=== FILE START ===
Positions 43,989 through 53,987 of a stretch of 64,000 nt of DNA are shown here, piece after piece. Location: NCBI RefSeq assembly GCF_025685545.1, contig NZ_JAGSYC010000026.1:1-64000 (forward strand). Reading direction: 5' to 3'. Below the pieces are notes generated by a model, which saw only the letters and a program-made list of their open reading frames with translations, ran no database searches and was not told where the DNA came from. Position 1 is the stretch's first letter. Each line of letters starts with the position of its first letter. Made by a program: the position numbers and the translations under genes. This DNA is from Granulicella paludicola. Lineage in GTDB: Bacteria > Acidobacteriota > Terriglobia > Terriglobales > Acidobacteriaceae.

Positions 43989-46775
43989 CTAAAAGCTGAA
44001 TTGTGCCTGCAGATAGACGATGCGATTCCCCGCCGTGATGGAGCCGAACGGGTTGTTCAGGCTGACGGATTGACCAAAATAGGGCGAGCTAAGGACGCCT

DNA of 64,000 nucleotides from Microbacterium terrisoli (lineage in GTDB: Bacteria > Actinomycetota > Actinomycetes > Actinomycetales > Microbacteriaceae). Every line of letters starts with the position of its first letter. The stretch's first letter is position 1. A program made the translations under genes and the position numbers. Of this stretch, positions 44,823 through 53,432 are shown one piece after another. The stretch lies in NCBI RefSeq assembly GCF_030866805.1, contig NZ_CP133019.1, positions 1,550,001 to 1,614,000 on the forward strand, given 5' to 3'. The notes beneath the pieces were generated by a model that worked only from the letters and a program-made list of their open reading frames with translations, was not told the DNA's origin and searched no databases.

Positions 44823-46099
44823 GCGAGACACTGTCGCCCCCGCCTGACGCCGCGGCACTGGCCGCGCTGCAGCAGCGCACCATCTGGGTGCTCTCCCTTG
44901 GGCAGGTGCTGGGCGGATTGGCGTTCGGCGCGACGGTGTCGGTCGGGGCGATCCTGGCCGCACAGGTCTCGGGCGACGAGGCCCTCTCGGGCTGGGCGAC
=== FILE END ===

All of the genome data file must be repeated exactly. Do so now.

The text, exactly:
Positions 43,989 through 53,987 of a stretch of 64,000 nt of DNA are shown here, piece after piece. Location: NCBI RefSeq assembly GCF_025685545.1, contig NZ_JAGSYC010000026.1:1-64000 (forward strand). Reading direction: 5' to 3'. Below the pieces are notes generated by a model, which saw only the letters and a program-made list of their open reading frames with translations, ran no database searches and was not told where the DNA came from. Position 1 is the stretch's first letter. Each line of letters starts with the position of its first letter. Made by a program: the position numbers and the translations under genes. This DNA is from Granulicella paludicola. Lineage in GTDB: Bacteria > Acidobacteriota > Terriglobia > Terriglobales > Acidobacteriaceae.

Positions 43989-46775
43989 CTAAAAGCTGAA
44001 TTGTGCCTGCAGATAGACGATGCGATTCCCCGCCGTGATGGAGCCGAACGGGTTGTTCAGGCTGACGGATTGACCAAAATAGGGCGAGCTAAGGACGCCT

DNA of 64,000 nucleotides from Microbacterium terrisoli (lineage in GTDB: Bacteria > Actinomycetota > Actinomycetes > Actinomycetales > Microbacteriaceae). Every line of letters starts with the position of its first letter. The stretch's first letter is position 1. A program made the translations under genes and the position numbers. Of this stretch, positions 44,823 through 53,432 are shown one piece after another. The stretch lies in NCBI RefSeq assembly GCF_030866805.1, contig NZ_CP133019.1, positions 1,550,001 to 1,614,000 on the forward strand, given 5' to 3'. The notes beneath the pieces were generated by a model that worked only from the letters and a program-made list of their open reading frames with translations, was not told the DNA's origin and searched no databases.

Positions 44823-46099
44823 GCGAGACACTGTCGCCCCCGCCTGACGCCGCGGCACTGGCCGCGCTGCAGCAGCGCACCATCTGGGTGCTCTCCCTTG
44901 GGCAGGTGCTGGGCGGATTGGCGTTCGGCGCGACGGTGTCGGTCGGGGCGATCCTGGCCGCACAGGTCTCGGGCGACGAGGCCCTCTCGGGCTGGGCGAC